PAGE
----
Part one – Mapping your data in preparation for the GDPR

13th December 2017Padlock image imposed on computer code.

The GDPR is but a mere few months away and you have a database full of prospects that you have collected over the years… can you still use it? Is it GDPR friendly? This is a hot question many businesses are asking… if you are one of them, then keep reading.

Mapping your data
You need to take a broad look at the data you hold, you need to map:

• What personal data you hold
• Where the data came from
• Who you share that data with
• What you currently do/intend to do with that data

This mapping should be documented to ensure that you comply with the GDPR’s accountability principle.

In order to comply with the GDPR, you should consider these 4 key areas when mapping your data:

1. Privacy
Don’t wait until it’s too late, the best time to review your privacy notices is right now. When you collect personal data after the 25th of May 2018, you must inform individuals of your identity and how you intend to use their information. But, post GDPR, you will also need to inform individuals of your lawful basis for processing, how long you intend to hold their data for, and you must inform them of their right to complain to the ICO if they do not agree with the data processing.

The GDPR stipulates that this information needs to be presented to all individuals in a clear, concise and easily understood way. Again, this data mapping process should also be documented to ensure you comply with GDPR’s accountability requirements.

2. Subject Access Requests
Instead of the 40 days that you currently have to reply to an access request, from the 25th May 2018, you will only have 1 month.

When mapping your current data, it is important to consider an individual’s right to access their data and their right to erasure. How easy will it be for you to fulfil these requests in the new time frame? If you process a lot of these requests, is there a way you can simplify your current procedures? (Such as developing a system to allow individuals to access their information easily online).

3. Data Breaches
GDPR introduces a duty on all organisations to report certain types of data breach to the ICO, and in some cases, to the individuals impacted by the breach.

When mapping your data, you should continuously risk assess and purge any data that you simply aren’t using or that isn’t useful to you.

4. Consent
How you seek, manage and record your data may change significantly after the GDPR comes into effect on the 25th May 2018. (Read a detailed guide on the ICO’s guidance for seeking consent post GDPR here…)

In short, consent must be given in the form of a positive opt in format, and individuals must be given a simple way to withdraw their consent in every communication thereon.

If you are at all unsure of whether the consent for your current database meets the GDPR’s consent requirements; i.e. that you have obtained an individual’s consent specifically and clearly using a prominent opt-in process that is properly documented and can be easily evidenced if requested. Then we strongly recommend that you either seek GDPR compliant consent before the GDPR comes into force on the 25th May 2018, or completely erase the data you hold on the individual.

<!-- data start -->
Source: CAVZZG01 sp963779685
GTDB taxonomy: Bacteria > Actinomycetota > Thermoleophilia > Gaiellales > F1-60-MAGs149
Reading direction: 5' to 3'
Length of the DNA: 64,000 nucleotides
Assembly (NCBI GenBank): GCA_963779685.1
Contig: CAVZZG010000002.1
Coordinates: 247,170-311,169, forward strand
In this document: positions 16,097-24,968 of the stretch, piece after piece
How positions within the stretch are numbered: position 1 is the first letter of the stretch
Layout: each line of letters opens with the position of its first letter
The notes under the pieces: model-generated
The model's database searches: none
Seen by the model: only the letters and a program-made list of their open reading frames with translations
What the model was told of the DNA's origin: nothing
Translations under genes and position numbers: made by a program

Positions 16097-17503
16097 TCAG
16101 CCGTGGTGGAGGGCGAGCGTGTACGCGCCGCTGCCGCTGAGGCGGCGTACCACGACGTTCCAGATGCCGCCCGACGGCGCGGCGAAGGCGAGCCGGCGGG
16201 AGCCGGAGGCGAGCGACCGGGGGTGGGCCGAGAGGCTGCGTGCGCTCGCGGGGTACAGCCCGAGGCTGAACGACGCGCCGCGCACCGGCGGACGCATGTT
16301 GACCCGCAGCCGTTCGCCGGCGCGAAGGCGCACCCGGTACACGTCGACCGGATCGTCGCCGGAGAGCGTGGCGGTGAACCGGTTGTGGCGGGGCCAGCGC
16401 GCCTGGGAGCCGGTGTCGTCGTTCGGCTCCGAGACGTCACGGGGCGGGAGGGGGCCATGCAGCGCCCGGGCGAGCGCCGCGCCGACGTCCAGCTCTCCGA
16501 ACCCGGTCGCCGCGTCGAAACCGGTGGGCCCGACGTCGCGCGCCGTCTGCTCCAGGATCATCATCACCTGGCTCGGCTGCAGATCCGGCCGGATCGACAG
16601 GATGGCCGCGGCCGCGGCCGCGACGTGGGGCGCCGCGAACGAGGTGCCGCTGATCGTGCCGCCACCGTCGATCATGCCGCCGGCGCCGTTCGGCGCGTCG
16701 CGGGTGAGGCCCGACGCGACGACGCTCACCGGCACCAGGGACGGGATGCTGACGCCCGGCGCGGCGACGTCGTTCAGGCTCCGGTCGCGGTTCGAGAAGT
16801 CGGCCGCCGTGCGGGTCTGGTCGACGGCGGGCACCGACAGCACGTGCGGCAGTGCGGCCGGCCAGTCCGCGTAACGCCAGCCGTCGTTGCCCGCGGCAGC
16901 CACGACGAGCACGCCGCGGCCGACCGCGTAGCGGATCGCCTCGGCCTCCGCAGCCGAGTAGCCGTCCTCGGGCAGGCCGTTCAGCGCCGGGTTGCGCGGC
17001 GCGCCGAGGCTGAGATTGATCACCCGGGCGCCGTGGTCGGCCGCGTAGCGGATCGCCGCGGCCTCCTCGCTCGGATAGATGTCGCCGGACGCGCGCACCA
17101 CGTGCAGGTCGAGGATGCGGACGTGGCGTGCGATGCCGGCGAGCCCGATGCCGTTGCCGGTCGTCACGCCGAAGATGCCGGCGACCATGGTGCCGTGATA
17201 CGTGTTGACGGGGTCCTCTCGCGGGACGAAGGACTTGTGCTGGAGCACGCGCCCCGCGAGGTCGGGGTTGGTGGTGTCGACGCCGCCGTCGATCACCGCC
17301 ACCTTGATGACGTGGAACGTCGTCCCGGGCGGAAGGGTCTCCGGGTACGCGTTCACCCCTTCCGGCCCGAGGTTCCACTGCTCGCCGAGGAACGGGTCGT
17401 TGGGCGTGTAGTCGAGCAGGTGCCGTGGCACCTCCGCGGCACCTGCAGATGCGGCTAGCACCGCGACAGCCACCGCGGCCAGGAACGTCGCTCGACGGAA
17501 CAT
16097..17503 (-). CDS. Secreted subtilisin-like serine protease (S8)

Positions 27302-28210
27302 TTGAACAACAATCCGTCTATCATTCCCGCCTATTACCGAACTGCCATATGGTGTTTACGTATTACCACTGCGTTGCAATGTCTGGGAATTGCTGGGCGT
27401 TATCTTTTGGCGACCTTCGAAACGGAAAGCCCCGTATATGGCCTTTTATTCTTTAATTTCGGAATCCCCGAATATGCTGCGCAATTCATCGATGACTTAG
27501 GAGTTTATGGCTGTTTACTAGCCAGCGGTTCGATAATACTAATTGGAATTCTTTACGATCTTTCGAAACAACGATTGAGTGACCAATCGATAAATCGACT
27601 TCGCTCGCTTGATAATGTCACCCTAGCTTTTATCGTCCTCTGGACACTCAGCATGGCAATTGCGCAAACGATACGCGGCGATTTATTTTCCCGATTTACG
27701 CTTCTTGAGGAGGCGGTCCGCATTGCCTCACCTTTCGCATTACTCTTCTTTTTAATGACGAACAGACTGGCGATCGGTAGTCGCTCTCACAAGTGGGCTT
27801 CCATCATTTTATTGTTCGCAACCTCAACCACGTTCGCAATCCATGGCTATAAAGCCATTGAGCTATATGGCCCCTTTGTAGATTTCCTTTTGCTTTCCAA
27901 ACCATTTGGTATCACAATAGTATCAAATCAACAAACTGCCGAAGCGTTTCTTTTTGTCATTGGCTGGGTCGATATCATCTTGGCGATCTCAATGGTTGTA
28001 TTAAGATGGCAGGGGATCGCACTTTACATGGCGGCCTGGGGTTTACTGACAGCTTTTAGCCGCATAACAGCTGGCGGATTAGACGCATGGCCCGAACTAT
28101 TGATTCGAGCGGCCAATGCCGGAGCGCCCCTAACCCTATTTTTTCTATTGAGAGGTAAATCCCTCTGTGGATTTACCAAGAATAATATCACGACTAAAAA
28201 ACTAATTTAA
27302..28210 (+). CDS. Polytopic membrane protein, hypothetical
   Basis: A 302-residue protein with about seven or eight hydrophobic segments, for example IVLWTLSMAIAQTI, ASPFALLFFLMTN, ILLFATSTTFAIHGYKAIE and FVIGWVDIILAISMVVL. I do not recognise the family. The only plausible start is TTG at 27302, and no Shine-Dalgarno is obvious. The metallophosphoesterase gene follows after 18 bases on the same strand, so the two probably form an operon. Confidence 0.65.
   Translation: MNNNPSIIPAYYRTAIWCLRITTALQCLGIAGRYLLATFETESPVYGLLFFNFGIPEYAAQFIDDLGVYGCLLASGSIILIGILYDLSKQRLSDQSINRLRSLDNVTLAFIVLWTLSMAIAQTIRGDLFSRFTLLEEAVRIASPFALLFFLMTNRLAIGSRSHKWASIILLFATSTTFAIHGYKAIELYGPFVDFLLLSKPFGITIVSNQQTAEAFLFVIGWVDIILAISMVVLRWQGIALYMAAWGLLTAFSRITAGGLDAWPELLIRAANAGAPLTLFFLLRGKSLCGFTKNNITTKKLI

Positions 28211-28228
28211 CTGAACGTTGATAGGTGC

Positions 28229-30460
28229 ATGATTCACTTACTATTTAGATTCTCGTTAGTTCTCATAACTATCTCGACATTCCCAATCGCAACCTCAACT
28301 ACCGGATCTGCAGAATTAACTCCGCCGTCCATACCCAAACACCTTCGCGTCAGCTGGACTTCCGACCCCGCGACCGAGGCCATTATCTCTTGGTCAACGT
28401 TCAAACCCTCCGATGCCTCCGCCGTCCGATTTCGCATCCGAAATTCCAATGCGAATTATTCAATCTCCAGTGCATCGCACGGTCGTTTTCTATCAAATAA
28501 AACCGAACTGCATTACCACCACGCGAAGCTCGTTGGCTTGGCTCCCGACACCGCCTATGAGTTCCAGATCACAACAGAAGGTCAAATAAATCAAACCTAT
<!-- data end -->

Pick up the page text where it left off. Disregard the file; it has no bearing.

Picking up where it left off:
Data Protection Officers (DPO)
Assigning a DPO to oversee your data protection practices, could be an invaluable addition to see your company through the GDPR transition and beyond. This could be a current member of staff, or you could hire somebody to exclusively ensure you are compliant.

The benefits of assigning a DPO:

  • A DPO can receive bespoke training to become your company’s Data Protection representative. Should you be investigated by the ICO, having someone who knows the ins and outs of your data protection policies could prove invaluable.
  • They can ensure your data is mapped before the GDPR comes into effect and guarantee that the necessary steps have been taken to bring your current and future data collection up to the new standards.

Under the new regulations, there are certain organisations that must have an assigned DPO (read more on Data Protection Office guidelines from the ICO here…).

The benefits of Data Mapping
The GDPR will bring some much-needed rights to individuals to ensure that the data protection laws are ‘keeping up’ with the rapidly advancing world of online technology today. But it’s also a fantastic opportunity to map and take back control of your data holding and processing.

If you find that a lot of the data you hold needs to be deleted, and are facing a large data purge, then stay tuned for part two coming in January… a guide to erasing data to ensure you meet the GDPR requirements.

Griffin House Consultancy offer bespoke GDPR and data protection training, so whether you are looking to train your own DPO, or simply expand your data knowledge then take a look at our training and workshop page or give us a call today 01673 88-55-33.


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